May
18
2009

Who Invented the Toilet

Toilets are perhaps one of the most useful inventions of all time, at least to anyone who has ever used one, yet despite their function are a fairly recent invention in the history of humankind. There are several versions of toilets, from bed pans, to deep holes dug in the ground, thru to the modern toilet with a flushing mechanism as we know today.

Who first invented a container to be used for human waste is lost in the mists of time, and probably dates back to the first pottery workshops and infirm members of society but archeologists consider these to have been normal pots that were used in difficult circumstances but never intended for the purpose. In ancient India and parts of the Middle East public toilets that used water to wash away the waste have been known for 4,600 years and were flushable toilets with sophisticated sewage systems.

sir john harrington Who Invented the Toilet

The first modern toilet with a flushing mechanism and a cistern that would automatically stop the running water after the waste had exited the bowl wasn’t invented until 1596 by Sir John Harrington in England. He was a godson of England’s Queen Elizabeth and invented a water closet that was universally ridiculed by his peers for being a rather useless invention. By all accounts Sir John and Queen Elizabeth were the only owners of a Water Closet (WC) in their day.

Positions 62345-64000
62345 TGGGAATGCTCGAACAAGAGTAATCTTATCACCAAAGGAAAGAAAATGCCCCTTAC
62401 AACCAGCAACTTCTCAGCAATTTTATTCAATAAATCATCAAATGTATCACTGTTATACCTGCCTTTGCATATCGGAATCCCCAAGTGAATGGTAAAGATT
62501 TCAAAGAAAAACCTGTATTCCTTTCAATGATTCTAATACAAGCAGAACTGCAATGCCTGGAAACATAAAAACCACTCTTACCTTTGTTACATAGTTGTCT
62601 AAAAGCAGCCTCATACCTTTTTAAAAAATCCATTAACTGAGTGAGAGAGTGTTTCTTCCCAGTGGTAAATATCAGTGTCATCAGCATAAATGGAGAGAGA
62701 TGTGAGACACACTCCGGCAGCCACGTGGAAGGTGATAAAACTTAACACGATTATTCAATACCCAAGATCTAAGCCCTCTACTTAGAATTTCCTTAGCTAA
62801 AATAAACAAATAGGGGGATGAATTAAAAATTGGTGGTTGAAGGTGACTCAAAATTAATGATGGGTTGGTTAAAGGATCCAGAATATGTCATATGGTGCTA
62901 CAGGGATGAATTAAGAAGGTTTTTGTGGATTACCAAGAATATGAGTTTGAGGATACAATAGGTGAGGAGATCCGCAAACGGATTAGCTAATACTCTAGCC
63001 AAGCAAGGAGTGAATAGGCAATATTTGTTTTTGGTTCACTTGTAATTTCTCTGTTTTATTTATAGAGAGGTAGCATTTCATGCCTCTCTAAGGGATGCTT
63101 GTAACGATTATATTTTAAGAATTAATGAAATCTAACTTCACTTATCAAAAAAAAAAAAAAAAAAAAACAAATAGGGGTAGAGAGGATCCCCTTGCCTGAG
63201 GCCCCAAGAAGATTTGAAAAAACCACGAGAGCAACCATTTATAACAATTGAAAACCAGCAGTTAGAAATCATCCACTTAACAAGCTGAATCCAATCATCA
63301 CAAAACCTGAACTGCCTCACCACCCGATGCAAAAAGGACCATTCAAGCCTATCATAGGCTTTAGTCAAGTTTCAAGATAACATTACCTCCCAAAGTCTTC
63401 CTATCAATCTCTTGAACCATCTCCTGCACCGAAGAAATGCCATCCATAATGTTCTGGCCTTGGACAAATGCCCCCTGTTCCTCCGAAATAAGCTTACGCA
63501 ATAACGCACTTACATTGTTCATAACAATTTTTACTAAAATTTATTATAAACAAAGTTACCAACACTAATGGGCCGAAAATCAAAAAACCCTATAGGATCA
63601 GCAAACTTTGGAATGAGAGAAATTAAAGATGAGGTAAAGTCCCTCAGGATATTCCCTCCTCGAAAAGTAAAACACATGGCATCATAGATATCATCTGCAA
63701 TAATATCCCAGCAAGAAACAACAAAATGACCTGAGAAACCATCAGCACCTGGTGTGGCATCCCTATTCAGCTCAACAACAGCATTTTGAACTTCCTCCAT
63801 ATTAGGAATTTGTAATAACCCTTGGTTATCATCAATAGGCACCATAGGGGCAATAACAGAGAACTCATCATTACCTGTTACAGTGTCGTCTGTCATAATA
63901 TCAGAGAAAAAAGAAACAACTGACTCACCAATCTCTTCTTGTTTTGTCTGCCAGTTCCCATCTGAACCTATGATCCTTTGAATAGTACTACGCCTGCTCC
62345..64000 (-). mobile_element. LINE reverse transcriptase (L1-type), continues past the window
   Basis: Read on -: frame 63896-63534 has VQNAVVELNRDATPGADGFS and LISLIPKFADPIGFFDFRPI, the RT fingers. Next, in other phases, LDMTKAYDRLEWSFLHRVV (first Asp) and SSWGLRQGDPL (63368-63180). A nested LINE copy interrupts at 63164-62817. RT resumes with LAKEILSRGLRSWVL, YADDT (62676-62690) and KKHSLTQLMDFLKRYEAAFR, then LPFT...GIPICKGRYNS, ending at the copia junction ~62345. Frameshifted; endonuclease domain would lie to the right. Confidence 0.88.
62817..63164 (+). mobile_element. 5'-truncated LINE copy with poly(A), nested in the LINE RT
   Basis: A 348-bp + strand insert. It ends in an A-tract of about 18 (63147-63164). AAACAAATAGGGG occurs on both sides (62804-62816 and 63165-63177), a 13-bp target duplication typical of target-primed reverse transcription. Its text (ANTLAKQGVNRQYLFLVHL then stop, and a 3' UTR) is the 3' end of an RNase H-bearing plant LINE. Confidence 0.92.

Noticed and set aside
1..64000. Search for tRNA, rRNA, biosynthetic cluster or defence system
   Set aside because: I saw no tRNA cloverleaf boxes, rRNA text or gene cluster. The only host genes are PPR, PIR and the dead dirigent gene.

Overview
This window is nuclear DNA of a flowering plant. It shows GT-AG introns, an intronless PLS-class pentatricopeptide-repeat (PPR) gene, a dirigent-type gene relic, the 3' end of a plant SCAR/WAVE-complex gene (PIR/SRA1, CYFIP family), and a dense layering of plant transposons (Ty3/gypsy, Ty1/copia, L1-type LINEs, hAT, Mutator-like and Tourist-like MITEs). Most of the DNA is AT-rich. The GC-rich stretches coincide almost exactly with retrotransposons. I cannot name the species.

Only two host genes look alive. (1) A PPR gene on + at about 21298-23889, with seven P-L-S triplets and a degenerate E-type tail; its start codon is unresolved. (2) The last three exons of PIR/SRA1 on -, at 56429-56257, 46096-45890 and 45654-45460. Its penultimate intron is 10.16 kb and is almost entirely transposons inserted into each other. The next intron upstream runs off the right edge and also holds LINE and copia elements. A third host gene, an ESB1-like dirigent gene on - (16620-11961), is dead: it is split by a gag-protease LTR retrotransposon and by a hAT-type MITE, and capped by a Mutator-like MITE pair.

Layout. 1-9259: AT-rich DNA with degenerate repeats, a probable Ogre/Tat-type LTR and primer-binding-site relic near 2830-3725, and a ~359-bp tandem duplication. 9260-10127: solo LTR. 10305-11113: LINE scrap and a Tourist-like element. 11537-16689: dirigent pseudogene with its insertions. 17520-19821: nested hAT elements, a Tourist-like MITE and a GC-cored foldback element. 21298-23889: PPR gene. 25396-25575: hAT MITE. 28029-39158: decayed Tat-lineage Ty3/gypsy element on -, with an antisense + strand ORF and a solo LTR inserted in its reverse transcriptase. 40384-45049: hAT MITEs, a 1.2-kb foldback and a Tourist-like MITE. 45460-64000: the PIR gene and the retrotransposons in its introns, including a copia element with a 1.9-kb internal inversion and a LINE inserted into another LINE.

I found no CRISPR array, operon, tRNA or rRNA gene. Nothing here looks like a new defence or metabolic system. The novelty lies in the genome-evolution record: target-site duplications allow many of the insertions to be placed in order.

The idea of a flushable toilet never completely disappeared, and in 1777 another Englishman named Samuel Prosser registered a patent for a toilet sysem that used a plunger to empty a cistern and thus evacuate the bowl. In the same year an improvement to the design was patented by Joseph Bramah. Between 1777 and 1852 a number of designs were invented and patents registered.

toilet Who Invented the Toilet

1819 was a defining moment in the history of the flushing toilet, this was the year that the silent siphon discharge system was invented by Albert Giblin, but in 1852 the s-trap was finally invented preventing waste odors escaping back into the bowl by the simple use of clean water filling the low point of the bend in the s-trap, a design that is basically the same as modern toilets with few modifications.

An Englishman by the name of Thomas Crapper who was a plumber in London bought the rights to manufacture Giblin’s toilet design and stamped the words ‘T Crapper & Co’ on the bowl of his toilets which were then used by British servicemen during the first world war. The informal name for a toilet, the crapper, is derived from soldiers using Thomas Crapper’s surname instead of the longer more correct name water closet.



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Peter is the founder of WhoGuides - The History Website. He's always happy to share his passion for history. Use the contact form if you want to get in touch with him.

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